Southern Texas hosts an array of overwintering and transient birds during the nonbreeding season. Overall, the total number of bird species and total bird densities were highest in habitats dominated by woody vegetation and lowest in grassland. This is consistent with temperate-zone breeding areas, where grasslands generally support fewer bird species and lower bird densities than more structurally and floristically diverse habitats, such as forests (Cody 1985). Similarly, in the Neotropics, Petit et al. (1995) noted that temperate-breeding migrants were common in broad-leaved forests but were relatively uncommon in open habitats (marsh, grassland, coastal dune, pasture, open agricultural fields) that were characterized by few, broad-leaved woody plants and low canopy closure, although these latter vegetation types represented critical overwintering habitat for some migrant shorebirds and grassland birds. In our study, grassland birds represented a relatively greater proportion of the overall number of bird species and overall bird density in grasslands and shrub-grasslands than in habitats with more woody vegetation.

We found marked differences in the seasonal occurrence of grassland birds in southern Texas during the nonbreeding season. Both the number of species and densities were higher in winter and spring than in fall. These seasonal differences are consistent with previous observations of migrants in southern Texas and reflect, among other factors, divergent behavioral strategies of long- and short-distance migrants, variation in the timing of arrivals and departures, and disparate habitat preferences during migration and in winter (Terborgh 1980). For example, long-distance or Neotropical migrants often follow an elliptical or circuitous migration route, with their southward path in fall typically occurring east of their northward route in spring (Myers et al. 1987). Many migrants that winter primarily in the southern United States and northern Mexico, on the other hand, have more flexibility in the timing of their migration and thus have a more protracted fall migration, moving gradually into their wintering areas as the nonbreeding season progresses (Rappole et al. 1979).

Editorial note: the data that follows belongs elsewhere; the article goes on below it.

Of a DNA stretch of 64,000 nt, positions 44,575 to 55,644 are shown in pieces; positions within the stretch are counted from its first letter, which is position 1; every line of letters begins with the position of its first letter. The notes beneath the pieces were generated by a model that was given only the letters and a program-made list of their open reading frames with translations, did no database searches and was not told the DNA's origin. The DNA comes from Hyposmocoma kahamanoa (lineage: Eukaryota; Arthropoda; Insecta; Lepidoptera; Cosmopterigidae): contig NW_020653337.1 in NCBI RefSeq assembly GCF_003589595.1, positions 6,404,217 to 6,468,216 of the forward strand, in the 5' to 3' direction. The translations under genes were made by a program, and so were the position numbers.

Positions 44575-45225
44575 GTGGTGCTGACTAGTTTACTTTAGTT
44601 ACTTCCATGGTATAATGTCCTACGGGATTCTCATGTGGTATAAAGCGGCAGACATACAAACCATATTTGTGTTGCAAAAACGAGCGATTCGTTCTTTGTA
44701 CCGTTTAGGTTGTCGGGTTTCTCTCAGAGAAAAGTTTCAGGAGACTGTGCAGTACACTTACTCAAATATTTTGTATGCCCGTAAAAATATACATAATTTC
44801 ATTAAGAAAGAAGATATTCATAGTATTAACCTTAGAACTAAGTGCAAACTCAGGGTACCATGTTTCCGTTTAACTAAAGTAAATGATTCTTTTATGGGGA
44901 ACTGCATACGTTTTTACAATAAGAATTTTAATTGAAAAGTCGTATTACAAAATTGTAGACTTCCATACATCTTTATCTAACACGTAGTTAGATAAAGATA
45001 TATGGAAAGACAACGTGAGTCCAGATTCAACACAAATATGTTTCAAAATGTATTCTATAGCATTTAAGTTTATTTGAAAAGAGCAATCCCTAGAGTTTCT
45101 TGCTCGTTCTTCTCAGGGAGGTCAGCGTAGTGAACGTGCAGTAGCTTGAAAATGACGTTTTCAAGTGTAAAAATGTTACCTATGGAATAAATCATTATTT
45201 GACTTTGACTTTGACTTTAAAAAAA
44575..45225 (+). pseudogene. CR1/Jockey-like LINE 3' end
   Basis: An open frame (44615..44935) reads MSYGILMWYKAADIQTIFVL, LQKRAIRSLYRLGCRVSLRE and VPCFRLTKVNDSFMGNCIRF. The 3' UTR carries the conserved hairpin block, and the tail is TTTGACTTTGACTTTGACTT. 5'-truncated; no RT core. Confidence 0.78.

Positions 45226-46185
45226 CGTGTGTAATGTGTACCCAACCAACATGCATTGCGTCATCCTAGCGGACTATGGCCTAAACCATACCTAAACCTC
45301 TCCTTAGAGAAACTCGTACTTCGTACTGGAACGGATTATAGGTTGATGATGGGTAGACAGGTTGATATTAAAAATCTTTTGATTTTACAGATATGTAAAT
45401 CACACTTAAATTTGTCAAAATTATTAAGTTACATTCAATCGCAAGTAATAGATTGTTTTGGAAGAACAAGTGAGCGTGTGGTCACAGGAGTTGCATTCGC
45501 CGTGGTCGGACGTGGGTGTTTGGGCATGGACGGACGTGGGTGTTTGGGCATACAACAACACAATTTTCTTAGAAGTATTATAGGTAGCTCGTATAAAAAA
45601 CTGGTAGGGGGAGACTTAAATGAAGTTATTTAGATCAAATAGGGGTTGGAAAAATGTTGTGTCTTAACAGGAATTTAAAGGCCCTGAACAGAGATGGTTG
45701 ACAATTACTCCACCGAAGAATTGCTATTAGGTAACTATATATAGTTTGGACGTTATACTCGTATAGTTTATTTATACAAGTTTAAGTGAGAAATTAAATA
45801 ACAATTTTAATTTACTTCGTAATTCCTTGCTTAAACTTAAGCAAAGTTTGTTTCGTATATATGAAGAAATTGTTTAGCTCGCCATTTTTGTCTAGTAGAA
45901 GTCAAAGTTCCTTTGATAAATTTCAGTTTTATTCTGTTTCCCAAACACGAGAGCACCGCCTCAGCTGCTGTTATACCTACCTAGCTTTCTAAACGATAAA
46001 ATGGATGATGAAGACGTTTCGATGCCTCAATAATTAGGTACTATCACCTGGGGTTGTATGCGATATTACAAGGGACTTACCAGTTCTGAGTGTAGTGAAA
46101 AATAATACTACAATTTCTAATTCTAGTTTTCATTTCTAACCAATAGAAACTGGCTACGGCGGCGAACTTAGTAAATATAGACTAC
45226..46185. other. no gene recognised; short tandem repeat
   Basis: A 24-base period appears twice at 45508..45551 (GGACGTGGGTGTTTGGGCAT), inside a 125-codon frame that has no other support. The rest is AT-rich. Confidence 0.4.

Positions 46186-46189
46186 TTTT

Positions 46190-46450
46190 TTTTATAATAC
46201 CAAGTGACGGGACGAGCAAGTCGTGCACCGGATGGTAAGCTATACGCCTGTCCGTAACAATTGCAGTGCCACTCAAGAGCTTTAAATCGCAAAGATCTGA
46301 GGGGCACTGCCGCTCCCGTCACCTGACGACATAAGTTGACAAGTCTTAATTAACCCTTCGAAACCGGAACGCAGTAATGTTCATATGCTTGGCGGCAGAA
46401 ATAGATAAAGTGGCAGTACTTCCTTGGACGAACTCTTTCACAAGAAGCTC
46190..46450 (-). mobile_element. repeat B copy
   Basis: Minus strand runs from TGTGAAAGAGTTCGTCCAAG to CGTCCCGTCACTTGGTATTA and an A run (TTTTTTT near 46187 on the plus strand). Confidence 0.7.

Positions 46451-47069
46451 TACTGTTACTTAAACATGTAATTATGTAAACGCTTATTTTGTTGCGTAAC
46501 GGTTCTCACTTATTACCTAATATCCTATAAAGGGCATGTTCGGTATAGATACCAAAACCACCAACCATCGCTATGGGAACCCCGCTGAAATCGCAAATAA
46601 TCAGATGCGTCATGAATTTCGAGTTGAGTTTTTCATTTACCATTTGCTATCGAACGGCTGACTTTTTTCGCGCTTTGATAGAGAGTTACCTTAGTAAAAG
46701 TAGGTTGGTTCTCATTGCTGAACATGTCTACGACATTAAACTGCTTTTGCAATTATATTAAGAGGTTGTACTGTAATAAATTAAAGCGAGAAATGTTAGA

Although little is known about the habitat distribution of grassland birds during the nonbreeding season, most species nesting in grasslands of temperate North America are generally assumed to occur in structurally similar habitats on their wintering grounds (Johnston and Odum 1956, Wiens 1974, DeGraaf and Rappole 1995). This conventional wisdom, for the most part, is corroborated by information in the literature. For example, Upland Sandpiper (Myers 1980), Field Sparrow (Johnston and Odum 1956), and Horned Lark (Best et al. 1998) use similar habitats during the winter as those used during the breeding season. Likewise, Grzybowski (1976, 1983a) noted that several grassland passerines preferred similar herbaceous grasslands during the winter as those occupied on their temperate breeding grounds. We also found that grassland birds overall were most abundant during the nonbreeding season in southern Texas in the two most structurally simple habitats, grassland and shrub-grassland, which most closely resembled their breeding habitats. Species that are grassland specialists on their breeding grounds, however, tended to be more habitat specific during the nonbreeding season than shrub-grassland specialists (Tables 4 and 5).